Luke Koupal kneels on the kitchen floor and presses his face into the fur of Starburst, his second golden retriever by the same name.
He's just gotten up from a post-breakfast nap under two well-worn Cubs blankets and the schedule says it's time to empty the dishwasher at the Naperville home where he lives with his parents.
Luke, 24, would rather be upstairs in his room, decorated with Bugs Bunny and Scooby Doo puzzles, doing "scary stuff," which means watching online videos of animated Halloween displays like "reaper of souls" and "the rotten heads."
"I like all the decorations," he says. "I like the witches."
But it's a Tuesday, and that means after the dishes are put away, it's time to turn on the shredder and go to work. Schedule says.
The schedule is one example of how Luke's parents have gotten creative as their adopted son with autism has grown older. Another example is coming, and it will help Luke retain the comfort of his home while gaining independence.
The Koupals are turning their house into a group home by building an addition and partnering with a disability services nonprofit.
Until it's ready, normal life for Luke goes on.
At his mom's prompting, Luke detaches from the dog and unfolds his lanky body. The redheaded lefty has a typical day ahead of him -- shredding documents for confidential destruction in a business his dad set up for him, watching cartoons on a portable DVD player and having a lunch visit with one of his two grown sisters and her kids.
If a day isn't typical, he'll ask incessant questions, sometimes every 15 seconds for an hour: "Then what?" "And do what?"
"It can be the same question," his mother, JoAnne, starts.
"Over and over again," his father, Matt, finishes. "It wears on your patience."
Luke and change don't mix. Aside from his autism, he has ADHD and obsessive/compulsive behaviors, and he doesn't process information or social cues the way most people do. He wears glasses for poor vision and a hearing aid to assist the one ear with which he can partially hear.
Routine keeps him comfortable, his parents say -- hence the second incarnation of Starburst, the familiar Cubs gear, the timeless bedroom decor, the Halloween videos, the ever-present schedule.
But change is already happening in the life of the young man who wasn't expected to walk or hear or see or have much of a being.
Luke's parents say they're feeling the effects of getting older -- Matt is 60 and JoAnne 62 -- yet their son's needs are unrelenting. He needs help with cooking, laundry and cleaning; reminders to get dressed and put things away. He falters without prompts from his mom to get his shredding done, to "stop lovin' on the dog." And he's constantly hearing pleas from both parents to pull himself away from the witches and grim reapers on the screen.
"He's going to be with us forever, but we aren't going to last forever. ... It's just a reality," Luke's father says. "So what are we going to do?"
The couple's plan for their youngest son began at lunch a couple of years ago. The father of a young woman with disabilities told Matt of his family's plans to build an addition for her to live in.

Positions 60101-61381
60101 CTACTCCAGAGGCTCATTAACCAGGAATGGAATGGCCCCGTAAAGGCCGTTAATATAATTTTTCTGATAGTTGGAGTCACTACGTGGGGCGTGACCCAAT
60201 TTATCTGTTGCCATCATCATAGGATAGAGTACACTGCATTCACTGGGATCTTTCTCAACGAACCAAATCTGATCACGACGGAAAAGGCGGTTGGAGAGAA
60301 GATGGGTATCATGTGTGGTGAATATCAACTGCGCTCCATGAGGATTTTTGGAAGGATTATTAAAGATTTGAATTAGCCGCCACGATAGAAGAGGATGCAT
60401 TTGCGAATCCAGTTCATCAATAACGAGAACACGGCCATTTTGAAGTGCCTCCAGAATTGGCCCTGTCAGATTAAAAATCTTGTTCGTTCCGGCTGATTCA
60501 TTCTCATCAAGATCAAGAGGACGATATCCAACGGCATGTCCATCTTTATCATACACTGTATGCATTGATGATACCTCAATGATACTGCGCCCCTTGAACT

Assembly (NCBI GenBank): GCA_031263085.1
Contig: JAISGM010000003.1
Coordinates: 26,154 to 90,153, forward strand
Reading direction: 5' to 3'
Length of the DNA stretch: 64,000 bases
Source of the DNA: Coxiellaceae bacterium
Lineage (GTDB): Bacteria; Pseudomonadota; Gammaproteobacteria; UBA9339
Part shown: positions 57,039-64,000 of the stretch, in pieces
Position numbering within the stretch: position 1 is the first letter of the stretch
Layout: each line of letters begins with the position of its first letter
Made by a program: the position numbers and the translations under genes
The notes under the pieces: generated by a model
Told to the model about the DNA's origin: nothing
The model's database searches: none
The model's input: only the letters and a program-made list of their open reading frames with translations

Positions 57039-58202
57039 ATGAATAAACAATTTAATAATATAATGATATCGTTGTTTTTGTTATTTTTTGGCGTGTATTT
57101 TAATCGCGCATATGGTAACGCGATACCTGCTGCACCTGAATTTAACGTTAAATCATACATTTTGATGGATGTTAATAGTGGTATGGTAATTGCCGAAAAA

That idea had merit, Matt thought, but the solitude wouldn't work well for Luke; he has a "spunky" personality and loves to be with people, grabbing their attention and making them laugh.
The Koupals decided to try it in reverse. The 1,200-square-foot addition recently built onto the back of their Naperville home is for the parents, not the child.
The plan is to turn the original shell of the Koupals' four-bedroom house into a group home for Luke, up to three roommates and a round-the-clock hired caregiver or two, all under the management of the Ray Graham Association, a Lisle nonprofit that serves about 2,000 people with disabilities in and near DuPage County.
"We feel like it's a pretty economical way for us to provide for our son to stay in his home," Matt said.
An unusual housing setup that effectively creates a duplex in a single-family subdivision, the change required special approval from the Naperville City Council, granted last year.
Unusual? Sure. But it's going to work, Luke's parents say.
Their son gets to keep his childhood bedroom, straight up the stairs, with its blue bedding and books about bugs, boxes of pirate-themed bandages and a small TV. His parents get to stay near their son but step away from providing his constant care.
"Matt and his wife and his son have come up with a unique way to do something different that meets his son's needs but then also is really in partnership with us," said Kim Zoeller, Ray Graham executive director. "We're all holding our breath a little bit going, 'Oh, I hope this works.'"
At $200 a square foot, the addition with a master bedroom, bathroom, kitchen, office, living room and separate entrance cost about $240,000, giving the Koupals a mortgage for the first time in years. The benefits seem worth it.
"When we get older, his caregiver can become our caregiver, which might allow us to live here longer yet," Luke's father said. "We're melding Luke's needs with the aging parent problem."